Thursday, 4 August 2011

The Nycole Turmel can of worms. Can you ever go soft on separatism in Quebec?

Some more thoughts about the fate of the NDP and the wiles of Quebec politics.
by Tom Thorne
In the Globe and Mail letters to the editor this morning several writers felt that we should exercise caution when dealing with the aspirations of Quebec and the subtle connections that lurk between a kind of cultural nationalism and separatist aspirations.
They are quick to forgive Nycole Turmel for not making the distinction between nationalism and separatism. This is all very nice but when there is no differentiation made between a cultural nationalism and those who profess a separate Quebec it becomes very problematic. When that happens I have to speak up.
Turmel has been caught in a wishy washy Bloc Quebecois world that tried for a long time to sell the unsaleable. The Bloc for years has soft peddled the separatism part of their agenda. Many nationalistic Quebeckers voted for the Bloc to provide a counterpoint to the Liberals, Conservatives and the NDP.
Their intention was to make the aspirations of Quebec known in the federal parliament but the separatism part of their agenda was always hung like a sword of Damocles over their nationalistic notions.  Gilles Duceppe their defeated leader, always said that they were in Ottawa to ensure that Quebec's interests were always front and centre in any pan-Canadian discussions. His hardcore separatist supporters waited for an opportunity to have another referendum.
The last federal election
In the last federal election the Quebec electorate decided to dump the Bloc except for four seats. They replaced it with the NDP holding 59 seats, the Liberals with 12 seats and the Conservatives got six seats. 
The reason that Quebeckers changed horses was the fact that the Bloc Quebecois is a tired old war horse. Many  thinking Quebeckers knew that the Bloc's separatist agenda was an idea that had petered out.  Separatism was not a viable option for Quebec living in a North American context.  The best way for francophone Quebeckers to maintain their cultural identity is to remain in Canada. It is and remains a no brainer.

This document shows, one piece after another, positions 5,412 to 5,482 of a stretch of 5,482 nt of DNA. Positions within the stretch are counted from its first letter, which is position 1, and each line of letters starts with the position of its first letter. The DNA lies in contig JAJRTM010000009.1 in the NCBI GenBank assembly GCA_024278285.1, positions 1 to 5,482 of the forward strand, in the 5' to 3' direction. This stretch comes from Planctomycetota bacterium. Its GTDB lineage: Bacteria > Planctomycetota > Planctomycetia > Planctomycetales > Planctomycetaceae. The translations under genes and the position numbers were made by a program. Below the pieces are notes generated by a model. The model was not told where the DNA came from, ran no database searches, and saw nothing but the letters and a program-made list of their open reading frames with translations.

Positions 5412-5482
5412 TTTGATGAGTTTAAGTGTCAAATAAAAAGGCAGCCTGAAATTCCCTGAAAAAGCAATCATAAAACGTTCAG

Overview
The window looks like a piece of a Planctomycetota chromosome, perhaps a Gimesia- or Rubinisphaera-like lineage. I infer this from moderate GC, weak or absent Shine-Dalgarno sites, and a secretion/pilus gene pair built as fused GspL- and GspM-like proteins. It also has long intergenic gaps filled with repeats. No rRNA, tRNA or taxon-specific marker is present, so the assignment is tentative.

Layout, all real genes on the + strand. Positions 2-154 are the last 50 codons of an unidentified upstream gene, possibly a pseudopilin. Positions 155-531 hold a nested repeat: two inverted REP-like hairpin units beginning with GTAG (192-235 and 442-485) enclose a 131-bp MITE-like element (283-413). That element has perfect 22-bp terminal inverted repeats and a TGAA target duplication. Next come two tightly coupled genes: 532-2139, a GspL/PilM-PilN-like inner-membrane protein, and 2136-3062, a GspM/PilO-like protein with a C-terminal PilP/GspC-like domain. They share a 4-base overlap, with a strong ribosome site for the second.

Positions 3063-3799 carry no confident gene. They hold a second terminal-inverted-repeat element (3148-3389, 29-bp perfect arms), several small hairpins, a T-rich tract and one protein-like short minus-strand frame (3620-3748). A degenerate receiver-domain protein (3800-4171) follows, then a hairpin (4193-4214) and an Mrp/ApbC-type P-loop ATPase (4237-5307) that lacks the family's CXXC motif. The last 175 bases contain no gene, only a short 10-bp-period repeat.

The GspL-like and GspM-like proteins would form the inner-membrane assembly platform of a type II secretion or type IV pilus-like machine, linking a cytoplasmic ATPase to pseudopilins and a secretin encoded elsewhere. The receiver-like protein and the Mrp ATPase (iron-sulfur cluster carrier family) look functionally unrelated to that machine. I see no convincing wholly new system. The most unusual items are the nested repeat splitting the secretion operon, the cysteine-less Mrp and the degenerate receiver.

And why is that?  Well it is very straight forward if you know your history. The 18th Century settlement between France and Great Britain signed in 1763 spelled out a Quebec with its own civil law, the preservation of its language, and although they don't care anymore, the preservation of their Catholic faith.
All of that was wrapped up in the British North America Act of 1867 creating Canada and again when the Constitution was repatriated by Prime Minister Pierre Trudeau from the British parliament.  The fact that Quebec has yet to sign this document remains a sore point but Trudeau felt that at some point Quebec will see their way to do so. That day may be near.
Quebec in Canada 
Quebeckers really need to rejoin the Canadian mainstream. Their language and culture are protected by federal legislation, they are certainly part of the Canadian fact economically, and they have all kinds of  special  arrangements on topics like immigration and their own versions of Canadian social programs. 
The giant vote for the NDP in the last federal election was to dump a tired idea that has spent its political capital. It was a distaff vote to punish the Liberals for their expectation that they are Canada's and Quebec's natural governing party.  It was  a purgatory after the Liberal scandals. The Liberals are in a Quebec political limbo for a while. They virtually shut out the Conservatives because they are in opposition to the Harper Conservative right wing agenda. 
Quebeckers are a real opposition to the Harper government. They showed in the last election that they don't agree with national parties that are right wing or in the case of the Liberals, believe they have a right to govern. They are telegraphing that they must never be taken for granted. Quebeckers also held Harper to a majority government produced by only 38 percent of the Canadian popular vote. 
I like the idea of Quebec in Canada because they offer a distaff view to the Canadian mainstream. The fact that Jack Layton is ill, and Nycole Turmel has dropped the ball makes the current situation dicey. Even in this touchy political moment one thing has never to be compromised. There can be no quarter given to separatism because that option leads nowhere.
© Copyright 2011, Tom Thorne, All Rights Reserved.

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